The Repetitive Nature of Drowning
When Simon first drowned, he was nine.
The summer it happened, Simon woke in the bee-buzz somnolence of the oppressive, sweltering mornings, already feeling he gasped for every hot breath. His sweat-stiffened hair was cemented to his head and his skin felt like old paper – parched and thin. Though Simon spent the whole of his cricket-choked and star-lit summer nights in the screened sleeping porch, rarely entering the stifling hot house but to change clothes and eat, still the dog days sapped his small-boy exuberance from him. He felt limp as an effeminate wrist, as wrung out as a well-used dishcloth.
The only repository of coolness in the whole of Simon’s small interior town was the lake – so wide that one could see nothing of the other side but a purple haze; so cold as to make one’s hesitant degree-testing toe shrivel white and aching; so deep as to be bottomless – dank, dreary home of a behemoth sleek and lonely. Simon visited there every day, pushing his face close to the surface, inhaling great gulps of moist air, rolling gouts of biting water down his bony back. He wiggled his fingers to attract minnows, swatted at ravenous mosquitoes, and ventured no closer than the wet rocks at the very edge of the water.
His mother would have been mad as a cut snake had she known he was at the lake. Deep, and cold, and wide as it was, it was nothing like an algae-scummed swimming hole or friendly simmering stream at which small summer-bewitched boys were meant to spend their adventures. It was not the place for scabbed-kneed boys’ antics or reckless dares. The family picnicked only once at the shore. It was a windy day and his older sister took a picture of him with her boxy Brownie camera, sitting on a rock. Behind him the water churned and swirled and lifted itself in irate curls of spume. Simon’s smile was hesitant as his seat was precarious, and his hair was tousled and blown across his face. After eating they had hastily packed up thermoses and blankets and hurried back to their old car. The lake had seemed affronted with them; the sun had eclipsed itself behind dark clouds and the cold gray air had bled the gayety from their outing.
On a day when the sky was the colour of faded amber and the sun seemed to fill the entire sky, Simon went again to the lake. On that day, there was no wind. The air was still, so still, holding its own breath in anticipation. The surface of the water was as sleek and as glossy and as black as the flank of his Angus calf – first prize in the 4-H fair, warm tongue sucking at his fingers.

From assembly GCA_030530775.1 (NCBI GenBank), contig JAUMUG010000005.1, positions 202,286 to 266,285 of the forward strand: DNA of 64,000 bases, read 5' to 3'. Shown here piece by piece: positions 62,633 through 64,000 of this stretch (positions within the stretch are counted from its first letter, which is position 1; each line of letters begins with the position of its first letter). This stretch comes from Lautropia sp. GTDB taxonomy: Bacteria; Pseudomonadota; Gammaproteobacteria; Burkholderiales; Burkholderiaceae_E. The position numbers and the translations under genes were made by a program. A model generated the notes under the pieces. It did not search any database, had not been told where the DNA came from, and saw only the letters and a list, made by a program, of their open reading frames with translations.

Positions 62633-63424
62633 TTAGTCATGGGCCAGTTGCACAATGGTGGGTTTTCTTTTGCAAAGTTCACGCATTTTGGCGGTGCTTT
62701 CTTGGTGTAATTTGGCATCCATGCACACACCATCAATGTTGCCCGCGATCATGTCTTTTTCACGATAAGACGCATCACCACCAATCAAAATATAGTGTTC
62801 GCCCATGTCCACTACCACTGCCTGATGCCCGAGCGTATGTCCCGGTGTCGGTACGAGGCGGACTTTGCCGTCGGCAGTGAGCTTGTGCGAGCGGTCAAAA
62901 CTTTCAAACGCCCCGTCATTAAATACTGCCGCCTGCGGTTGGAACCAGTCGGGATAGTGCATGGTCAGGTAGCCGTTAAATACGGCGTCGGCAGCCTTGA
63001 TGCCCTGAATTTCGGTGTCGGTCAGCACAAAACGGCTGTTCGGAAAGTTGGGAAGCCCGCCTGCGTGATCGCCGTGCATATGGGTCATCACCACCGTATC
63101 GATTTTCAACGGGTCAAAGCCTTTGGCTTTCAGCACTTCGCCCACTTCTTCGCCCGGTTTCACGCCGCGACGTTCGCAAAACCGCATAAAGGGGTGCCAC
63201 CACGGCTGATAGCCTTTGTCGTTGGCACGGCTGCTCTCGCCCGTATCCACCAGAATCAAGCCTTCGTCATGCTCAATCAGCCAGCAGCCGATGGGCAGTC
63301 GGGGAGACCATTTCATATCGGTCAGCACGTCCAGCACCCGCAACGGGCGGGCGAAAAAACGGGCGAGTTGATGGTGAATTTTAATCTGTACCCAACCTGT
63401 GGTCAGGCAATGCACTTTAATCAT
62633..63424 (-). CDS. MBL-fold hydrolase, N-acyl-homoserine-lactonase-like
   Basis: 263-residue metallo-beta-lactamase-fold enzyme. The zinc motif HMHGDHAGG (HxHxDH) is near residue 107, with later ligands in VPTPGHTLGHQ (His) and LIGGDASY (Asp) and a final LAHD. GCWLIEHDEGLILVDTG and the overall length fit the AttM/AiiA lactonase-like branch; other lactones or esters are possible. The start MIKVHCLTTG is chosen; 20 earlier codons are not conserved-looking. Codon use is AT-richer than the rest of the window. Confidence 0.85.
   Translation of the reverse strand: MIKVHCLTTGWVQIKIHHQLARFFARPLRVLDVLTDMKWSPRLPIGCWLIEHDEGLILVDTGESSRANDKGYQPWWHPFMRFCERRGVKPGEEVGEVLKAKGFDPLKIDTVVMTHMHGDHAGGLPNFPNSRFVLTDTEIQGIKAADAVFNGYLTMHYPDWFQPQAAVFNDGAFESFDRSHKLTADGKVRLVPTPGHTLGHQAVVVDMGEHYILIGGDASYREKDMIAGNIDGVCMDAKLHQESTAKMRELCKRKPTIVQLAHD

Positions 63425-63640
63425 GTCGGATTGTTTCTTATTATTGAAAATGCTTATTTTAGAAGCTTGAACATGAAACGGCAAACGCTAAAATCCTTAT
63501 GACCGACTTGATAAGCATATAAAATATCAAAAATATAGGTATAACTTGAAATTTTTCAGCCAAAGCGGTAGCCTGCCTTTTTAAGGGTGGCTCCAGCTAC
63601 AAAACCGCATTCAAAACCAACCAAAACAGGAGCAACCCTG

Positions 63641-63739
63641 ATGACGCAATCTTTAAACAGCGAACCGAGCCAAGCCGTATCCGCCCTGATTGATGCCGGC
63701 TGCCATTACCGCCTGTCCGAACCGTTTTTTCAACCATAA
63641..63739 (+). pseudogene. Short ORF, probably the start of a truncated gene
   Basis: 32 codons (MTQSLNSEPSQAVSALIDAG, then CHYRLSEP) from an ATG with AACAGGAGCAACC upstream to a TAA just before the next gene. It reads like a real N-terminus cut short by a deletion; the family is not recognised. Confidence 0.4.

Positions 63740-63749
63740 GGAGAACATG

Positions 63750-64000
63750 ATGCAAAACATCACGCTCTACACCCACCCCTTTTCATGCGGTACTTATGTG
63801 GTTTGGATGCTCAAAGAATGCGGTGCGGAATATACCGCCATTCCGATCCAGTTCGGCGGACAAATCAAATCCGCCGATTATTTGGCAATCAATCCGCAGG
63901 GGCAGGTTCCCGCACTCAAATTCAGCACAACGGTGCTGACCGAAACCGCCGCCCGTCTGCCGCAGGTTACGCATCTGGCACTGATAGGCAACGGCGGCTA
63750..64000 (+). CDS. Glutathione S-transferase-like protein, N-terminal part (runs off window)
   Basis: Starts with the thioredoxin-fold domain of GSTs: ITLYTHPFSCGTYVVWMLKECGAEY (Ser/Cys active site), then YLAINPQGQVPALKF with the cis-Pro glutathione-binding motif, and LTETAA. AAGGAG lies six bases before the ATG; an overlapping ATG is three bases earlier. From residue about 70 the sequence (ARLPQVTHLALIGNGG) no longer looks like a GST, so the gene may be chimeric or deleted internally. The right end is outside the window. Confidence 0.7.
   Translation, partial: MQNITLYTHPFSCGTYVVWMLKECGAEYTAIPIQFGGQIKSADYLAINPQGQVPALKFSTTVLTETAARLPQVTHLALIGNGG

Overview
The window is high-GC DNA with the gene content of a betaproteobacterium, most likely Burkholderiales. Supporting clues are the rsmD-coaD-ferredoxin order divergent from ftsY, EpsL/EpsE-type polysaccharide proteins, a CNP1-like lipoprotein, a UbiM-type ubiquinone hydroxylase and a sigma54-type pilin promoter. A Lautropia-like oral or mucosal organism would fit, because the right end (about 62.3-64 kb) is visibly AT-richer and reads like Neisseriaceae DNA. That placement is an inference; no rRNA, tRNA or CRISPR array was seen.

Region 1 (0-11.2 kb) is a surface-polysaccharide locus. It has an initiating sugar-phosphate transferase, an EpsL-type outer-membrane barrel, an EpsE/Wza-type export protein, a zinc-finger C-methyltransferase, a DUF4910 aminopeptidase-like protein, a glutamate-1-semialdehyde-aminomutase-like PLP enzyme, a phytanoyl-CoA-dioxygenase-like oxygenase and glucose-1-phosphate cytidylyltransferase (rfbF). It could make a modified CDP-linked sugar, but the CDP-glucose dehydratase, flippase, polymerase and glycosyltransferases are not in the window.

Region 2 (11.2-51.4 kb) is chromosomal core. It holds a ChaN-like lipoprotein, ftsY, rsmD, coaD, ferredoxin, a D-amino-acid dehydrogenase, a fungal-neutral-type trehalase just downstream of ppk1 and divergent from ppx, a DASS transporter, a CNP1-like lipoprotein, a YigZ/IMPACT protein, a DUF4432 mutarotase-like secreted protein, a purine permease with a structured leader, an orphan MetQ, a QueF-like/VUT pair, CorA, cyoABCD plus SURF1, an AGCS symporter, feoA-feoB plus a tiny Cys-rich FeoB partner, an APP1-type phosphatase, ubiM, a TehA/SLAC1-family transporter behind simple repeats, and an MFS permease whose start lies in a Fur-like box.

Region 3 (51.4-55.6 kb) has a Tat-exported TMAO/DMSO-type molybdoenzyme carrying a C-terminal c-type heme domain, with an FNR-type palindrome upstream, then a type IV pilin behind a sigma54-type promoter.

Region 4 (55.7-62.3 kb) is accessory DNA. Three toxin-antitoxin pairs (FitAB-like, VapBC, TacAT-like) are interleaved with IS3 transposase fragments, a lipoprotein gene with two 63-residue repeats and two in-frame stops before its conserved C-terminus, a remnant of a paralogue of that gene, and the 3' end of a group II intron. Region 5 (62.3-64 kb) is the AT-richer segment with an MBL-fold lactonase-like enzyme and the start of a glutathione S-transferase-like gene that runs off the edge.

And for no reason that Simon could say, nor could ever be asked, he stepped out onto the lake surface expecting the solidity of a marble floor and had remarkably taken several steps before he knew himself to be sinking, the icy cold numbing his body so as make him feel it had left him. He pulled his arms down by his side, lifted his head to look at the retreating sky . . . and accepted. He heard the lonely beast’s aching moans; he was aware of sinking with the smoothness of a hot knife through butter, leaving nothing to the world – not even a memory of the event as there was no one there to witness his stepping out of the world.
At just the point when his lungs, on fire, were to fill with water; at just the point when there would have been no returning, he felt himself lifted and flung onto the shore with all the ceremony of a caught fish. He flopped and gagged, gaped and gasped. He stood and ran from the lake, ran as fast as squelching shoes and sodden clothes would allow him – and then swallowed the secret of his drowning along with the green water still sputtering at his lips.
The second time Simon drowns, it’s for keeps.
An old man now; daily swims at the local pool. The walls are comfortably confining, the blue water holds no secrets. No rocks, no minnows, no moaning from the depthless depths. A sea-themed gallery of mermaids and seahorses on the ceiling solely for the benefit of back-strokers. Stroke and pull, stroke and pull.
Suddenly a cramping pain that clamps his heart and squeezes with a grip as if fearing a fall from a cliff into an abyss. As he looks up at the lights refracted and blurred through the water, as he watches the spindrift from his lungs bubble to the surface in fewer and fewer bubbles, as the booming in his ears reaches a dreadful dissonance , a great darkness fills his brain. With the undeniable, suffering perception that someone, something is coming to fetch him, he thinks, oh – I remember this.
Bio: Linda has published two short, short stories in the New Zealand ‘Smarter Than Jack’ book series, and is published (upcoming) in the Prairie Journal of Canadian Literature. She lives and writes in Port Coquitlam, BC.